Chicago Bulls: Grading Each Key Player's 2012 Campaign
After their win over the New Jersey Nets on Monday night, the Chicago Bulls improved their league-best record to 21-6. The 2011-12 season is approaching the halfway mark, which means it’s a great time to grade each player’s 2011-12 campaign through the first 27 games of the season.
To qualify for a grade, a player must be averaging at least 10 minutes a game. So anyone looking for Brian Scalabrine ("The White Mamba") or Jimmy Butler’s grade will have to wait another day.
John Lucas appeared in two games for the Chicago Bulls last season, playing for the first time since the 2006-07 season with the Houston Rockets.
But Lucas is proving this season he can be a mainstay in a contending team’s rotation, averaging career highs in minutes (12) and points (six).
If one was to base Omer Asik’s grade on statistics alone, it wouldn’t do the seven-foot Turk justice.
Coming off the bench, Asik provides the Bulls with size and toughness in the paint—something all championship hopefuls need.
Working as Derrick Rose’s primary backup in his second season with the Chicago Bulls, C.J. Watson has his highest scoring average since 2009-10 and is currently averaging a career high in assists (3.8).
Much like Omer Asik, Taj Gibson’s impact cannot be measured by statistics alone. Thankfully, Gibson and Asik have provided enough energy and physicality in the middle to make up for the slow start from Joakim Noah.
Through the first 27 games of the 2011-12 season, Kyle Korver’s overall statistics are almost identical to the ones he finished with at the end of last season.
Given the fact Korver is relied upon for one thing and one thing only (three-point shooting), it’s fairly easy to grade his performance one way or another.
The former Creighton Bluejay is shooting a slightly higher percentage from the field and three-point range than he did last season.
Bulls fans can only hope the improvement continues once the playoffs begin, unlike last season, when Korver’s overall play went south once the calendar turned from April to May.
With Richard Hamilton in and out of the lineup this season nursing groin and leg injuries, Ronnie Brewer has stepped up admirably for the Chicago Bulls this season. The team knows it will always get a good effort from Brewer, whether he is coming off the bench or playing in the starting lineup.
Until we know if "Rip" will ever be able to produce at full strength this season, it will remain even more of a mystery if the Bulls can win in the playoffs without their prized offseason acquisition.
Chicago Bulls fans were celebrating this offseason when the team signed Richard Hamilton to fill their void at the shooting guard position. Many think he could possibly be the difference in the team making and winning the Eastern Conference Finals.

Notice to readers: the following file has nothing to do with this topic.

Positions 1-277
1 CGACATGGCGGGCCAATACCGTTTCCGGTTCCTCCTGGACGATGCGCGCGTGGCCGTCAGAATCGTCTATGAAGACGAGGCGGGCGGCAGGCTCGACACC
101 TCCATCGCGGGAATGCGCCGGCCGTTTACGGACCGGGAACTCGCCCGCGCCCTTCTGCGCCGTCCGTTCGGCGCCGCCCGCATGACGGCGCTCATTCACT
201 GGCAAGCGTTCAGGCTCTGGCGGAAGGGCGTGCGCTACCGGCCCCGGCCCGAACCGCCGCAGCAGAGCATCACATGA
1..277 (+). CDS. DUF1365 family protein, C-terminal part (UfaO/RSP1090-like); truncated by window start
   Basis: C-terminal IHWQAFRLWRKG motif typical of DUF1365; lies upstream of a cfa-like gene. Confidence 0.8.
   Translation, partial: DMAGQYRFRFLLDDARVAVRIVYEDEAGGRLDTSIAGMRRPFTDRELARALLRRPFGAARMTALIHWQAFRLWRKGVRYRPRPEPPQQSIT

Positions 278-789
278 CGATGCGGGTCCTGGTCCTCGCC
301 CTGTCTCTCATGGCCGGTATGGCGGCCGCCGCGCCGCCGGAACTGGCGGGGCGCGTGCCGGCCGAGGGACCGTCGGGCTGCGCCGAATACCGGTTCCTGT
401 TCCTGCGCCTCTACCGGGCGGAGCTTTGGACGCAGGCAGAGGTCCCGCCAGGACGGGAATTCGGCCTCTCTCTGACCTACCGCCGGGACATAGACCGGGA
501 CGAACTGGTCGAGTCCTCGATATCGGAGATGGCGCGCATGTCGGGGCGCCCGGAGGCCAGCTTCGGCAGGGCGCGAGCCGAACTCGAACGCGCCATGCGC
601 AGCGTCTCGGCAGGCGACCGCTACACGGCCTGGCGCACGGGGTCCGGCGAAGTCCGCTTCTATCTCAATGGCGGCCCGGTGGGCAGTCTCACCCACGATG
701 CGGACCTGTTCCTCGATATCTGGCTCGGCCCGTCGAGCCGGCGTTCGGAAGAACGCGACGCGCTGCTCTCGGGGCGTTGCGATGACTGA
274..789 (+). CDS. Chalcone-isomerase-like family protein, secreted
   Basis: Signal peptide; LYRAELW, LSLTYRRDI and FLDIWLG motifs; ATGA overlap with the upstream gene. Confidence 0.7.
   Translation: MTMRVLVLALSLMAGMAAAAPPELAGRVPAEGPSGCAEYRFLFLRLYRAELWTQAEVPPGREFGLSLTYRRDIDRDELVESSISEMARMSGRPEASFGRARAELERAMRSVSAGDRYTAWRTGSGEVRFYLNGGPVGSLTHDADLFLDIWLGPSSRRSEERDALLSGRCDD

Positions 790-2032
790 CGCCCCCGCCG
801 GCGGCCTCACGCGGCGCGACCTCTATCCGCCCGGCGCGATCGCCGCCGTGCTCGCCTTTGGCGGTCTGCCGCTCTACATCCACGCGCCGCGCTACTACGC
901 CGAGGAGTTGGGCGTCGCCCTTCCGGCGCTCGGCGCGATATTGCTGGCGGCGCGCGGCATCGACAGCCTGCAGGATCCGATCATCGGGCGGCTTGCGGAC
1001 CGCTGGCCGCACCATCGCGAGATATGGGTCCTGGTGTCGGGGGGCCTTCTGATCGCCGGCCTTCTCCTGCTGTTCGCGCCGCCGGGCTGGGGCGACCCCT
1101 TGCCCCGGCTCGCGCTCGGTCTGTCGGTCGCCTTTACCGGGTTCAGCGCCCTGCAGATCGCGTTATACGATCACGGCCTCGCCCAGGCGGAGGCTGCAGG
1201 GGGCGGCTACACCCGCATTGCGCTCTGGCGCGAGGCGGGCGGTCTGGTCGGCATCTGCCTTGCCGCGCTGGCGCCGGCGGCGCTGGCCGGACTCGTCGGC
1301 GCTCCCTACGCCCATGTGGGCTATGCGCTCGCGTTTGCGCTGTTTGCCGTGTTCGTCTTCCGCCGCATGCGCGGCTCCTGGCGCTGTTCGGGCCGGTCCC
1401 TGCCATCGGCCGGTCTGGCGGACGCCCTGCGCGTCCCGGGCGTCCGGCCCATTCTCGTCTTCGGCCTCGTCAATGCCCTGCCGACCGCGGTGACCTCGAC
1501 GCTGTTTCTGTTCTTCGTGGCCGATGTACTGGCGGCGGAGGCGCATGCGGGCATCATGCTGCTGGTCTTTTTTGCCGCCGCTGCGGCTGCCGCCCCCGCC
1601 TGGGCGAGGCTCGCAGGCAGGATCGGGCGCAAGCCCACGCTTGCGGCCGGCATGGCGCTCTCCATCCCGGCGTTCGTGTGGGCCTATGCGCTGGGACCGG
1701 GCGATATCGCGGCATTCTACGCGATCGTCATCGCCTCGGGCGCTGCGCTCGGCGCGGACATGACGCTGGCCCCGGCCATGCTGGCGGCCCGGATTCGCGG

Unfortunately, most of Rip’s time this season has been spent on the bench rather than the court, thanks to groin and leg injuries.
In the 11 games Hamilton has played, he has averaged 14 points, in addition to shooting 45 percent from the field.
Given the aforementioned injuries, it’s hard to give Hamilton a grade at this point.
Grade: I (Incomplete)
If there’s one Chicago Bull who has suffered the most from the lockout-shortened schedule, it’s been Joakim Noah. Noah looked out of shape to start the season and his overall production has seen a decline as a result.
Noah’s averages in points, blocks and rebounds have all declined this season.
If the Bulls have any hopes of getting past the Miami Heat in the Eastern Conference, they will need Noah to be at the top of his game.
Last season, Carlos Boozer received some criticism from both fans and pundits for not playing up to expectations in his first season with the Chicago Bulls. Most of the criticism came during the playoffs, when Boozer's scoring average dropped from 17 to 12 and his field-goal percentage dropped from 51 percent to 43.
This season, Boozer’s numbers are slightly down from last season's, averaging 14 points and eight rebounds through 27 games.
It’s my opinion the Bulls won’t get much more from Boozer than what they have seen through his first season and a half with the team. It's not from a lack of effort, but just because he is not much better than what his numbers indicate.
Luol Deng has been the Chicago Bulls’ second-best player this season behind Derrick Rose, despite missing two weeks with a wrist injury.
Deng has a chance to make his first All-Star team this season, as he's averaging 16 points, seven rebounds and two assists.
The reigning league MVP is up to his old tricks this season, averaging 23 points, eight assists and three rebounds.
While those numbers are slightly down from last season’s MVP campaign, Derrick Rose has led the Bulls to the best record in the NBA (21-6) and should be in the MVP discussion come springtime.